The Home Front: Deaths in Colorado’s oil-and-gas fields, the tobacco tax, and more
The Grand Junction Daily Sentinel covers homeless issues above and below the fold today, with one piece about a shelter limiting stays by half, and another datelined from Portland about six health providers offering $21.5 million for homeless housing.
Mailed ballots are being sent to 5,700 Colorado military personnel serving overseas, reports the Longmont Times-Call. “Ballots also are on their way to about 13,700 other registered Colorado voters who aren’t in the military but are Colorado and US. citizens currently living overseas.” Some of them even come by email.
The Greeley Tribune fronts a story about a local senior nutrition program today.
Raising Colorado’s tobacco tax could affect you even if you don’t smoke, reports The Coloradoan in Fort Collins. “The initiative would also increase taxes on other tobacco products by 22 percent. The so-called “sin tax” would cost the average pack-a-day smoker an extra $600 a year in taxes and would raise an estimated $315.7 million a year for the state. Funds would be split among various causes — with $54 million allocated annually to tobacco education, prevention and cessation programs.”
The Gazette in Colorado Springs reports on a new public viewing area of the state’s largest gold mine in Cripple Creek. “But some say it’s not the same as the historic American Eagles Scenic Overlook down the road and up a hill. Newmont Mining closed that attraction last year after purchasing the mine in August 2015.”
The Durango Herald profiles a local man who repurposes old cars.
“A dispute over who will moderate one candidate forum has prompted the local Republican Party to withdraw most of its candidates from an Oct. 6 event. The question of moderators may prompt a state legislative candidate to withdraw from another session,” reports Vail Daily. The biggest dispute is about an Oct. 6 forum sponsored by the Vail Valley Partnership and Vail Board of Realtors. Republicans — with one exception — have pulled out of that event. The dispute, which dates back to April of this year, is about who will ask questions to the candidates. The Republicans want two moderators, one Democrat and one Republican. The sponsoring organizations will have one moderator: Vail Valley Partnership CEO Chris Romer.”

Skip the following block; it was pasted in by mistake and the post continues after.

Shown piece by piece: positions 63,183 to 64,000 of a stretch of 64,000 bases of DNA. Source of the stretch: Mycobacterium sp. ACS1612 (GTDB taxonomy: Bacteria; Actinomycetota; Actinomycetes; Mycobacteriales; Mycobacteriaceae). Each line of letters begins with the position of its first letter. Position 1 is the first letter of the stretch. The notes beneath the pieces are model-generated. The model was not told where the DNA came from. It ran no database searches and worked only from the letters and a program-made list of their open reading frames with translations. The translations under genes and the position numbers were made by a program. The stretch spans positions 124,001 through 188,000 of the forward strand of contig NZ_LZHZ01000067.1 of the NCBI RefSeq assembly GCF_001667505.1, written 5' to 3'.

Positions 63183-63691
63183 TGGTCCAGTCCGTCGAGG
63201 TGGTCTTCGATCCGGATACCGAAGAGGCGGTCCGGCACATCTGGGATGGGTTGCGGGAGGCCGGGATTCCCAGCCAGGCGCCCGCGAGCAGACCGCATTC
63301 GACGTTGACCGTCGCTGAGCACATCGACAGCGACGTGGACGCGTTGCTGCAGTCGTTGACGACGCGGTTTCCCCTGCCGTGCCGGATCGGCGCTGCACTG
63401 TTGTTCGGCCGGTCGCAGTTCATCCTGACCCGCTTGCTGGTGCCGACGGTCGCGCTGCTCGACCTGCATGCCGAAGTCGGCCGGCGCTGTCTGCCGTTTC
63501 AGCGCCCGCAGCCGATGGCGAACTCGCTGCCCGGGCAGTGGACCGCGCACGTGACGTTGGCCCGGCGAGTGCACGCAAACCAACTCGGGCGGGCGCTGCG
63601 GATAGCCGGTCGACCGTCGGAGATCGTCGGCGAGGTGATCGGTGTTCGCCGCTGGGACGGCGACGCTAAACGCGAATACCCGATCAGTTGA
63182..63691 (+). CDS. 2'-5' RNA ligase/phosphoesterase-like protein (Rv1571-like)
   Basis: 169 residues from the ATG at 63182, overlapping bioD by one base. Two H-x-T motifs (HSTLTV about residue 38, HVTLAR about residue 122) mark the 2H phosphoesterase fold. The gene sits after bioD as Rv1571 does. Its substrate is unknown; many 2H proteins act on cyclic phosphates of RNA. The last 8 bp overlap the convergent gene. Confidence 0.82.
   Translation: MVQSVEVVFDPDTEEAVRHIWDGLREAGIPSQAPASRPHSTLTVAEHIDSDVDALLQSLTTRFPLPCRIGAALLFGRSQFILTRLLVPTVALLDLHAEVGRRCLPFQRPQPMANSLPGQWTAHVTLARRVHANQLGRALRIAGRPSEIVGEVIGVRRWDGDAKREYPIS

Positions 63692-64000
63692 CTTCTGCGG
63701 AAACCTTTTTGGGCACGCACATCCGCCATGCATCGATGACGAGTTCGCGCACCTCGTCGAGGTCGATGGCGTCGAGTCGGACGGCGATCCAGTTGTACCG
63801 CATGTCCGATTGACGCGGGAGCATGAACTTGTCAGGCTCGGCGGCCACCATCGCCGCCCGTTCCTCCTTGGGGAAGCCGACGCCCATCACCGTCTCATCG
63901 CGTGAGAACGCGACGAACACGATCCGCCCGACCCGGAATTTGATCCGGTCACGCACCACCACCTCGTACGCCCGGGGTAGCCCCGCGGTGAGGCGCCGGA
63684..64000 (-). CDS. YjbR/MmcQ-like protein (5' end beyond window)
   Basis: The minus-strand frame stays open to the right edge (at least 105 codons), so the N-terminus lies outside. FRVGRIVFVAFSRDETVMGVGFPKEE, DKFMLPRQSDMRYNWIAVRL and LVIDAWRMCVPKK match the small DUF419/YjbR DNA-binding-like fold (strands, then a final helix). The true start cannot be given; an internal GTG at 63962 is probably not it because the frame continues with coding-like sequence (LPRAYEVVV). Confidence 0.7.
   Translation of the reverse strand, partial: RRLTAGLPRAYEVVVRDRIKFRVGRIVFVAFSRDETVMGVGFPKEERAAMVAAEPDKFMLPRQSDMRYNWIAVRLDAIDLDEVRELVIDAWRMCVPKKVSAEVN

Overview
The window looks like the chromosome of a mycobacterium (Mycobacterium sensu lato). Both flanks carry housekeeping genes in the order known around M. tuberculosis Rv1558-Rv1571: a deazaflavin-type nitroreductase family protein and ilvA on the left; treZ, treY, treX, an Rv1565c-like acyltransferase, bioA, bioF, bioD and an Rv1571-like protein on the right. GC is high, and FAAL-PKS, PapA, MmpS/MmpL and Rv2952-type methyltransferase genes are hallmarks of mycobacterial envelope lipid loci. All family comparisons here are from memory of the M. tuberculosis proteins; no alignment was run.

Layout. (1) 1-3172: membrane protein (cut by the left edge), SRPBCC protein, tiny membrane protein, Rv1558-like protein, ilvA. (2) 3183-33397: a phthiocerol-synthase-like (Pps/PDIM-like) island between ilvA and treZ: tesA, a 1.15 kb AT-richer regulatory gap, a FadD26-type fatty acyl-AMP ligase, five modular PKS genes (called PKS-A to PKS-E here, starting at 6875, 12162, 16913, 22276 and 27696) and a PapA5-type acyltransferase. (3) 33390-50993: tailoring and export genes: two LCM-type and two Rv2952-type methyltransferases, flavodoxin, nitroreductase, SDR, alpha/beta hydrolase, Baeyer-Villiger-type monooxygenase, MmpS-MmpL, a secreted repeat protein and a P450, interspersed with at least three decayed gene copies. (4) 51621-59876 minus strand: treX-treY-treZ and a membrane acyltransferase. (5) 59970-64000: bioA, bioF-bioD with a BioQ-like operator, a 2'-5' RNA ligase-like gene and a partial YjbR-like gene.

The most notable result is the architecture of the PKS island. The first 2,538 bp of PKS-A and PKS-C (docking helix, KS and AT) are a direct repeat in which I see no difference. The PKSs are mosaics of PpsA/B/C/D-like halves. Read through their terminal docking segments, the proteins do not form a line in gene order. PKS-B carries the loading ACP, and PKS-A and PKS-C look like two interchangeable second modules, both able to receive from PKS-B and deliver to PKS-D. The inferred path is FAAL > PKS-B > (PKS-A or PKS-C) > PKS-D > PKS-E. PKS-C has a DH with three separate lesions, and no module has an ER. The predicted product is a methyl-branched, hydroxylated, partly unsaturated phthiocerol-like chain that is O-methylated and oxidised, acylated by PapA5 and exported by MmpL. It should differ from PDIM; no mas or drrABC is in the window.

A farmer’s market hits the front page of The Boulder Daily Camera.
The Denver Post fronts its second installment of “Digging Through Danger,” a series based on a yearling investigation of accidental deaths in Colorado’s oil-and-gas fields. “Oil and gas companies typically leave management of their sites to subcontractors, a practice that dilutes safety standards and protects companies from liability, making an already dangerous job even more so, a Denver Post investigation has found.”
The Cañon City Daily Record has a piece about a local race for the Colorado House between a local businessman named David Higginbotham and incumbent Republican Wilson.
Like this story? Steal it! Feel free to republish it in part or in full, just please give credit to The Colorado Independent and add a link to the original.
News Literacy Project event: Concerned about online misinformation? The lack of news literacy? You can make a difference by participating in this free workshop! After […]Read More
The final televised debate among the four Democrats running for governor in Colorado didn’t elicit the kind of fireworks of previous showdowns, but there were […]Read More